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You may be surprised to learn that people who receive chemotherapy and radiation treatments from the El Camino Hospital Cancer Center are greeted with encouraging smiles, hugs and warm blankets when they step through the doors. Those little, yet important things are combined with healthy, energy-boosting complimentary snacks and encouragement delivered by cadre of volunteers, who are cancer survivors themselves. All of this, plus a track record of survival rates that rival and sometimes exceed those of other oncology and academic centers add up to create a nurturing, encouraging and most importantly, healing and curing environment.
Patient centered care isn’t just a phrase for the staff, at El Camino Hospital’s Cancer Center. In fact, their innovative programs and patient outcome data was evaluated by the National Cancer Data Base and resulted in a commendation and a three-year accreditation from the Commission on Cancer from the American College of Surgeons. I recently had the opportunity to interview some of the staff to find out more about what makes the Cancer Center so special.
If you were born in China, Hong Kong, Taiwan or other Asian countries you may be at increased risk for liver cancer. In fact, Santa Clara County has the third highest rate of liver cancer in the US, with San Francisco County having the highest. This is largely due to high numbers of people who contracted Hepatitis B at birth in their countries of origin.
What is Hepatitis B?
Hepatitis B, known as Hep B, is a viral disease that’s prevalent in many parts of the world, causing inflammation of the liver and a yellowing of the skin, known as jaundice. Many people with Hepatitis B here in Northern California have no symptoms and are unaware that they have the virus and can spread it to others.
The most common way Hepatitis B is transmitted is when a mom who is infected gives birth to a baby, who is then not vaccinated or immunized. This is the way many people from Asia become chronic carriers of Hepatitis B which can lead to other serious health concerns.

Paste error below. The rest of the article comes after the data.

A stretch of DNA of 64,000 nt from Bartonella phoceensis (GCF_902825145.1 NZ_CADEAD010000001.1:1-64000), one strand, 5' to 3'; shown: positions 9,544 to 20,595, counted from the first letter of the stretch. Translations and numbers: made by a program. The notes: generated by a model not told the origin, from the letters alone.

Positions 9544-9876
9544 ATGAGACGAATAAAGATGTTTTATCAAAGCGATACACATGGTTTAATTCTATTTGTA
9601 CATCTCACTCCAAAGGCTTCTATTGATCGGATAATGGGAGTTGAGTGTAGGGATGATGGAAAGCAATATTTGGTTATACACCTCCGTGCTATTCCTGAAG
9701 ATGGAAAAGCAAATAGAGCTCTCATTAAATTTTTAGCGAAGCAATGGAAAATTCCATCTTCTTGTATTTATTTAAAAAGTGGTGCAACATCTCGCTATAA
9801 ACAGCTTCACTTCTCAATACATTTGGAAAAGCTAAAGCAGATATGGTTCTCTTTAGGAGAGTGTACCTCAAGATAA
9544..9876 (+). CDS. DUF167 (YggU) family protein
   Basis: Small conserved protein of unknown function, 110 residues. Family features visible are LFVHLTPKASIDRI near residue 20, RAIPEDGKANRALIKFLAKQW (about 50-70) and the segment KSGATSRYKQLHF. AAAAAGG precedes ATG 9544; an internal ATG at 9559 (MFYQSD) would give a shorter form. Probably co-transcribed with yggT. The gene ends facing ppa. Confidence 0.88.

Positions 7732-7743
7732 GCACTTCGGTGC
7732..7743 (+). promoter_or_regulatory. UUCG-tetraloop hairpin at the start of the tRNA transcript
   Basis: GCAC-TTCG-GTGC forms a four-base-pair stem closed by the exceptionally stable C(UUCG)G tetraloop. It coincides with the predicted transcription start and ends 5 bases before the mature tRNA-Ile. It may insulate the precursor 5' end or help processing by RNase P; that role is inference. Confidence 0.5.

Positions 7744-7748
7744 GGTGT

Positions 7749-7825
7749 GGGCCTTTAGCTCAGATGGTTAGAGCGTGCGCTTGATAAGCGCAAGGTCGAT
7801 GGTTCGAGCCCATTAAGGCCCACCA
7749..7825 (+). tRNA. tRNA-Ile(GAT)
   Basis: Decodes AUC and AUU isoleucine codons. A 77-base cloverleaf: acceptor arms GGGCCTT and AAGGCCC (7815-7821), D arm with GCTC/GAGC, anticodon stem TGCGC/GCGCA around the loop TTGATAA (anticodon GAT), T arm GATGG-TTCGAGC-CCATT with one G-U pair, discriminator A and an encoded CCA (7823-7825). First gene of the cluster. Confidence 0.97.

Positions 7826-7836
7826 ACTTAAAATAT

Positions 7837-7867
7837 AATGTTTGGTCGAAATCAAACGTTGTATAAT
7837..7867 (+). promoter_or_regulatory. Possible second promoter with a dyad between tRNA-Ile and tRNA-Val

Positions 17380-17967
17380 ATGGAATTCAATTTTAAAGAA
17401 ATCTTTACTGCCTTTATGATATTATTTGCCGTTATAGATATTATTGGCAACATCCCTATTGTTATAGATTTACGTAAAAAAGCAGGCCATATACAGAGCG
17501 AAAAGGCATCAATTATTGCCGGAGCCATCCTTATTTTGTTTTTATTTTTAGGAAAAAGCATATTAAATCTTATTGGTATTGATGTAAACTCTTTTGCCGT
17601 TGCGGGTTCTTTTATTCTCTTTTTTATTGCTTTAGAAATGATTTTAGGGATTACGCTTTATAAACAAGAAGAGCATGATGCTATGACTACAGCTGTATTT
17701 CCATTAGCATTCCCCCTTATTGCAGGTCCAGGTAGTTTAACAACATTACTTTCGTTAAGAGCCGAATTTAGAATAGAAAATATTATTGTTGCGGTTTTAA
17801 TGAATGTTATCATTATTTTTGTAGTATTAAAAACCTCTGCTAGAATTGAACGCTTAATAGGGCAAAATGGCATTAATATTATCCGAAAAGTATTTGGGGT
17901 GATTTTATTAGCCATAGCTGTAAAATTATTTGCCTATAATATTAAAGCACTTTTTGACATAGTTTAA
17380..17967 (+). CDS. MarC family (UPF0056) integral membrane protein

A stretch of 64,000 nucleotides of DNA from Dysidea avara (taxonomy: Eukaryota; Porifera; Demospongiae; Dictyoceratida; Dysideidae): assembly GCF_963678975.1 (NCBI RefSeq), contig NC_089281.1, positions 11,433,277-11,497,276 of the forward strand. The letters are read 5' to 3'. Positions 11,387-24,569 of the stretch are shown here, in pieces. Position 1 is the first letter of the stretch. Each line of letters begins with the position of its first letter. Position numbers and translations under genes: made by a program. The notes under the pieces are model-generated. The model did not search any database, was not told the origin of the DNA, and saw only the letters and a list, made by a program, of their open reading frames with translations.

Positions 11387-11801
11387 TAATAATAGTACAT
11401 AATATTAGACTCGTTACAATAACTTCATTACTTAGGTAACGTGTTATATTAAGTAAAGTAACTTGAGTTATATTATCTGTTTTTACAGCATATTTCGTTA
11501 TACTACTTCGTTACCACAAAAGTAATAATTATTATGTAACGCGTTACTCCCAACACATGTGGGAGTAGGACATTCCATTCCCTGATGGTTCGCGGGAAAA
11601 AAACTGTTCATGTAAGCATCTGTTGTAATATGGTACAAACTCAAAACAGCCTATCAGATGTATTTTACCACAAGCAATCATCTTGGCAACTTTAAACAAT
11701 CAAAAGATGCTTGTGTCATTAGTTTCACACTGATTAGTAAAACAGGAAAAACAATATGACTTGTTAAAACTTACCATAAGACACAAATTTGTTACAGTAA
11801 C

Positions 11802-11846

Why is this important?
What is a Pap Smear?
When a woman has a Pap smear, a very small amount of cells are collected from her cervix. This is usually painless and takes less than a minute. The cells are then evaluated for any changes that could indicate a pre-cancerous or cancerous condition. The cells can also be checked to see if they’ve been infected with HPV, Human Papilloma Virus, which can lead to cervical cancer.
How often should a women have a Pap Smear?
These are the Guidelines from the American Cancer Society
Disclosure: I am working with Hologic, the providers of Thin Prep Pap smears and the Aptima HPV assay.
HPV stands for Human Papilloma Virus, which has over 100 different subtypes. HPV is spread from skin to skin contact. Some types of HPV can cause warts on the skin, others can infect other parts of the body.
While the vast majority of HPV does not cause serious risks, there are a few high-risk subtypes that can infect a woman’s cervix from intimate contact with a partner. Though most of these high-risk HPV infections are cleared by the body within a few years and don’t become cancerous, about 10% of these can lead to pre-cancerous cellular changes in the cervix and if left untreated or unrecognized could progress to cervical cancer.
How common is HPV?
It’s fall and you know what that means, it’s Breast Cancer Awareness Month. Here’s 3 facts about Breast Cancer every woman needs to know.
# 1 Did you know that for every 1,000 women who have a screening mammogram that:
The vast majority of women who are screened will have reassuring results, with very few needing further imaging or testing.
#2 Women with Increased Breast Density may need additional screening.